Phoenix Woman at Daily Kos wants everyone to calm down about Robert Rubin’s invitation to speak to the House Democratic caucus on the subject of fiscal responsibility. Max Sawicky objects, making some goods points en passant about the netroots’ weakness for what David Sirota has labeled “partisan war syndrome”. That said, this from Sawicky — “Let’s hope from that quarter that we don’t start hearing calls to shift troops from Iraq to Iran, or how we need to fix Social Security by cutting benefits (Rubin’s special interest)” — makes me wonder.
I’m not sure where one gets the idea that Rubin has a particular passion for cutting Social Security benefits. Read, for example, his November 9 speech to the Economic Club of Washington and you’ll find no advocacy of Social Security cuts. Rather, the headline out of his speech was “Former US Treasury chief Rubin says tax rises needed” based on progressive-friendly claims like “I think if you were to increase taxes right now, you would have probably about zero negative effect on the economy.”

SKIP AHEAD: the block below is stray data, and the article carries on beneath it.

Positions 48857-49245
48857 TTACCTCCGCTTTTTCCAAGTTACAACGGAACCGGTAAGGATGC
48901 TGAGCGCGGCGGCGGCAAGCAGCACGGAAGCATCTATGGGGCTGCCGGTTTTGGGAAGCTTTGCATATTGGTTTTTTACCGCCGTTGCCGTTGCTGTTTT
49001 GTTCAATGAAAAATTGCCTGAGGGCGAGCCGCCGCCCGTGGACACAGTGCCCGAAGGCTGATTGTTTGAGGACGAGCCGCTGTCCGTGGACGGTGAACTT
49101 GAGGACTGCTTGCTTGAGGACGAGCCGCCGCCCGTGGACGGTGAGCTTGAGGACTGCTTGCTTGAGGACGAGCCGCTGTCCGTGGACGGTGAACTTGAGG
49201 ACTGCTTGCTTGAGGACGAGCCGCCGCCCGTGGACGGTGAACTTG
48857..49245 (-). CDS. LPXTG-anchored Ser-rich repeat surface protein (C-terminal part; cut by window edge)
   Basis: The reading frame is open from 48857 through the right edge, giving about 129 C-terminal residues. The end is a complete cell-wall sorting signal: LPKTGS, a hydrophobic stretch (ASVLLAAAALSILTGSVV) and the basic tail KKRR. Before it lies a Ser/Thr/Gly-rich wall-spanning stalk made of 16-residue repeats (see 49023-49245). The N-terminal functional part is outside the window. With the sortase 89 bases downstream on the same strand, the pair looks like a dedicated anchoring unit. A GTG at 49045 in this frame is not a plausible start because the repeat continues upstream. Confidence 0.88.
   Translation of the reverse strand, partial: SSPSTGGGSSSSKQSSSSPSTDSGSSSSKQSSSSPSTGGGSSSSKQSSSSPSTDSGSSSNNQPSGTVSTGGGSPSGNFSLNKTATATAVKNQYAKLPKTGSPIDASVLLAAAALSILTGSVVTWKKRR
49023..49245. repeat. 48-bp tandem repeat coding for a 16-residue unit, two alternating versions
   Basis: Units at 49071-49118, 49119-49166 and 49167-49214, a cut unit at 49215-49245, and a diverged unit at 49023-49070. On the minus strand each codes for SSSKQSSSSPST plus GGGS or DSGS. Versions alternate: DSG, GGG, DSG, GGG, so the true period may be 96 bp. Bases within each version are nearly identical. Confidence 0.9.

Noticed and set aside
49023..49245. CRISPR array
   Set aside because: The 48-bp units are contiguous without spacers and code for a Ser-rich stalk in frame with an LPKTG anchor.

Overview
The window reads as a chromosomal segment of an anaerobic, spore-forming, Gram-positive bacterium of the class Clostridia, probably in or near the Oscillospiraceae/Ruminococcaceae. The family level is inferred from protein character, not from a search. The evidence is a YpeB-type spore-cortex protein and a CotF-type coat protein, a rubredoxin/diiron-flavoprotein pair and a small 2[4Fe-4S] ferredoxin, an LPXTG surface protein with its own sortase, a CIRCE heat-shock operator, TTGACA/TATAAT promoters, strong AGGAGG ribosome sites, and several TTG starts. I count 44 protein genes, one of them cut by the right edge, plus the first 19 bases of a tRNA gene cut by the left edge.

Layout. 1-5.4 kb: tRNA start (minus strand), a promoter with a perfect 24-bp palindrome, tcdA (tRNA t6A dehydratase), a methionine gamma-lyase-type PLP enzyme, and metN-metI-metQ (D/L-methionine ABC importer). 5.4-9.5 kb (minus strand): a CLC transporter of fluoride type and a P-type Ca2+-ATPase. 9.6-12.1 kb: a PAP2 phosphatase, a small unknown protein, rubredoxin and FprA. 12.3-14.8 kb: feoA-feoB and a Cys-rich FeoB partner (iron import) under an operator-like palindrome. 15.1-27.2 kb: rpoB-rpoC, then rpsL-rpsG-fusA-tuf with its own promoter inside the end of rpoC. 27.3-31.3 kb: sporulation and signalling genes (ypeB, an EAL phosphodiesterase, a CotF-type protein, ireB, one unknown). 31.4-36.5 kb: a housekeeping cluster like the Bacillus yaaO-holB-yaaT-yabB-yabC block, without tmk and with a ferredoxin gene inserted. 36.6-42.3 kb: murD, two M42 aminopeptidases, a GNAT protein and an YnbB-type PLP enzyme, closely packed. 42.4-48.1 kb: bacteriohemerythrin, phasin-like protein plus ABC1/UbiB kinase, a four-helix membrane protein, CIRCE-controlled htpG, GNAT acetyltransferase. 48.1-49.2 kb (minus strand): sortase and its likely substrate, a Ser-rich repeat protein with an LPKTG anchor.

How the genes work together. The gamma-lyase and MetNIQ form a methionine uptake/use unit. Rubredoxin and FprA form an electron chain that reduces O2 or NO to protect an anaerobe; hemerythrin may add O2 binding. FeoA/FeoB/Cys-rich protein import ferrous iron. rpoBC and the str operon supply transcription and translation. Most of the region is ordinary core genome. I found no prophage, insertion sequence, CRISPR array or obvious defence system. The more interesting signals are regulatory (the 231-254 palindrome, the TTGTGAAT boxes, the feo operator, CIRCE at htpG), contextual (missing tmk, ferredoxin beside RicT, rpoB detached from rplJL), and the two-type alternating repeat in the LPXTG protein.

This is not to deny that there’s a real deficit-related disagreement between Rubin and Sawicky here. Max thinks there’s no problem with running a budget deficit of around 2-3 percent of GDP, whereas Rubin believes that in light of projected entitlement-related spending increases in the future we should be trying to run a budget surplus in the present day. I don’t, however, see a disagreement about Social Security benefits. Which is to agree with Ezra that I think there’s a tendency on both sides of the intra-Democratic economic policy debate to overstate the degree of operational disagreement. I think there is a lot of disagreement about economic policy in the Kingdom of Ends and disagreement of that sort matters, but should also be kept in perspective. The policy status quo is well to the right and both sides ought to be able to row together for a while now. In particular, Social Security advocates should note that they’ve more or less won the argument at this point already.